The EU advances in security with cryptocurrencies

Recently the European Union (EU) has announced the creation of an international consortium that seeks to reduce the use of cryptomonedas and deepweb by criminals. As lived in the recent WannaCry attack, criminals use the anonymity provided by bitcoin to their advantage. This project aims to find ways to stop the use of cryptoneses as a mechanism to circumvent the law, while respecting the right to privacy of non-criminal users.

The consortium is made up of fifteen members from seven European countries and is funded by the European Union. The consortium is called TITANIUM, which stands for Tools for Investigating Transactions in Underground Markets. The € 5 million research project lasts three years and aims to develop viable scientific solutions to tackle the challenges of reducing and investigating criminal activities such as terrorism, fraud, money laundering and extortion, And the deepweb.

In addition, researchers will test the effectiveness of their solutions at the facilities of participating law enforcement agencies. Once these solutions have been considered sufficient to mitigate the problem, the consortium will “carry out training activities to develop skills and knowledge among EU law enforcement agencies.”

Criminal and terrorist activities related to virtual currencies and darknet markets evolve rapidly and vary in technical sophistication, resilience, and anticipated goals.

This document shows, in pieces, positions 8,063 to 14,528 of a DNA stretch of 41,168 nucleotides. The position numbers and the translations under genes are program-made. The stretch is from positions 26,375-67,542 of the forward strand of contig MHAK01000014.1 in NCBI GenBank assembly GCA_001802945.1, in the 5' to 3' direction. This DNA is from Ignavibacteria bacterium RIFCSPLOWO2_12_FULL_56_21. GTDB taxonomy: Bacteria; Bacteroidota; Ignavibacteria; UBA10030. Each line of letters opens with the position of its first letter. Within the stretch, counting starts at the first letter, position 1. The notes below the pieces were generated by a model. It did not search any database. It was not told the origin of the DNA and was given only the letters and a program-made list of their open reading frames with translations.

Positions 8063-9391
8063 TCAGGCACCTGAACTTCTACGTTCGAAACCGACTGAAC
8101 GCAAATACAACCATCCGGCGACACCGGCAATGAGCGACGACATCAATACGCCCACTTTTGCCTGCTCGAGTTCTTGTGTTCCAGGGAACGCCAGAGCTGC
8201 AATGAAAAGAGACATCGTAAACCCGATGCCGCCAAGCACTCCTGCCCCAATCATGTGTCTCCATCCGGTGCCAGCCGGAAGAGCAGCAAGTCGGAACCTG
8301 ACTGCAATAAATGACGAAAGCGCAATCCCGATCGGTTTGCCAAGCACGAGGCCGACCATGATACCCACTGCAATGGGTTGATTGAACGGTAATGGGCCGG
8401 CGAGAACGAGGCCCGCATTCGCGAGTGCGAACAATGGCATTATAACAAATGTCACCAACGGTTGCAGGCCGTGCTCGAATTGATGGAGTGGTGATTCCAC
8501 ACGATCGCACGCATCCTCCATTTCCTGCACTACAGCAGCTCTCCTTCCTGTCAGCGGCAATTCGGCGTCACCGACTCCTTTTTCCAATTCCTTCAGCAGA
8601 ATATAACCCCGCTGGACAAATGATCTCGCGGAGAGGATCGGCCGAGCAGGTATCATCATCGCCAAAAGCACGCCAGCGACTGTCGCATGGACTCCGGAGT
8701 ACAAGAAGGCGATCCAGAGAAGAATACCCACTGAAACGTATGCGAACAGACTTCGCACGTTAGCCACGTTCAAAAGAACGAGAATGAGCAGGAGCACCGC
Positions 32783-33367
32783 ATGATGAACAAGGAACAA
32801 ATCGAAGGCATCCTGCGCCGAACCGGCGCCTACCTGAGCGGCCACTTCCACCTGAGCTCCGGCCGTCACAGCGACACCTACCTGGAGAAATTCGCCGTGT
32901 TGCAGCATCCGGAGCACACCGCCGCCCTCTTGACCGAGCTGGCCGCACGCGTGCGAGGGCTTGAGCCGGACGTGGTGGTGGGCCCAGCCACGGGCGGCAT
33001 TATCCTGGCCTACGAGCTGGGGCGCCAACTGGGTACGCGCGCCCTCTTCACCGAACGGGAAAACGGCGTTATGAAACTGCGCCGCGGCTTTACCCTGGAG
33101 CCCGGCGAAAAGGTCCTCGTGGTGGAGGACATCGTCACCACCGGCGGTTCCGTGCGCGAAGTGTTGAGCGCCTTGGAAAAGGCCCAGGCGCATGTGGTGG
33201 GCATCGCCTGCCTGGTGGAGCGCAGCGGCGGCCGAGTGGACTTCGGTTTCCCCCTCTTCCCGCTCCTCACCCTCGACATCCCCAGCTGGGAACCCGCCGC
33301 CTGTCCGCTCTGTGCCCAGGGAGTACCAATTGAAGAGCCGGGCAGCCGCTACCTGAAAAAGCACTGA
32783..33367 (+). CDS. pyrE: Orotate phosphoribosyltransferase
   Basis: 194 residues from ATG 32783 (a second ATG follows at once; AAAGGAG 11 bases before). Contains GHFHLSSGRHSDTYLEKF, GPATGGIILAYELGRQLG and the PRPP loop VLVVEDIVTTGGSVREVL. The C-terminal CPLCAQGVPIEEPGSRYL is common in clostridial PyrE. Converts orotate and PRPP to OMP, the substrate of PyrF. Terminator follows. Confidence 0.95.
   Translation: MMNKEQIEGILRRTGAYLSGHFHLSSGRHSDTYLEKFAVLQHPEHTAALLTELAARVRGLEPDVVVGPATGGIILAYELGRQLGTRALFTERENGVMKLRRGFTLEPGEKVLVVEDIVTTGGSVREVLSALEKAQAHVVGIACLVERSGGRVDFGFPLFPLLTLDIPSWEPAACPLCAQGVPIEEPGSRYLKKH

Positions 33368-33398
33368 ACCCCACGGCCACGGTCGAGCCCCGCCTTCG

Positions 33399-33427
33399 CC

The solutions created by the TITANIUM project would respect individual privacy and other fundamental rights. The consortium will analyze legal and ethical requirements and define guidelines for storing and processing data, information and knowledge involved in criminal investigations without compromising the privacy of citizens.

As cybercrime is becoming an ever-increasing threat to businesses and individuals alike, governments and businesses will seek to develop better cybersecurity solutions, as well as ways to identify cybercriminals after Attacks. As the launch of the TITANIUM consortium suggests, security and intelligence agencies are likely to keep a closer eye on bitcoin users because of the pseudo-anonymity of the digital currency and its unfortunate links to cybercrime.

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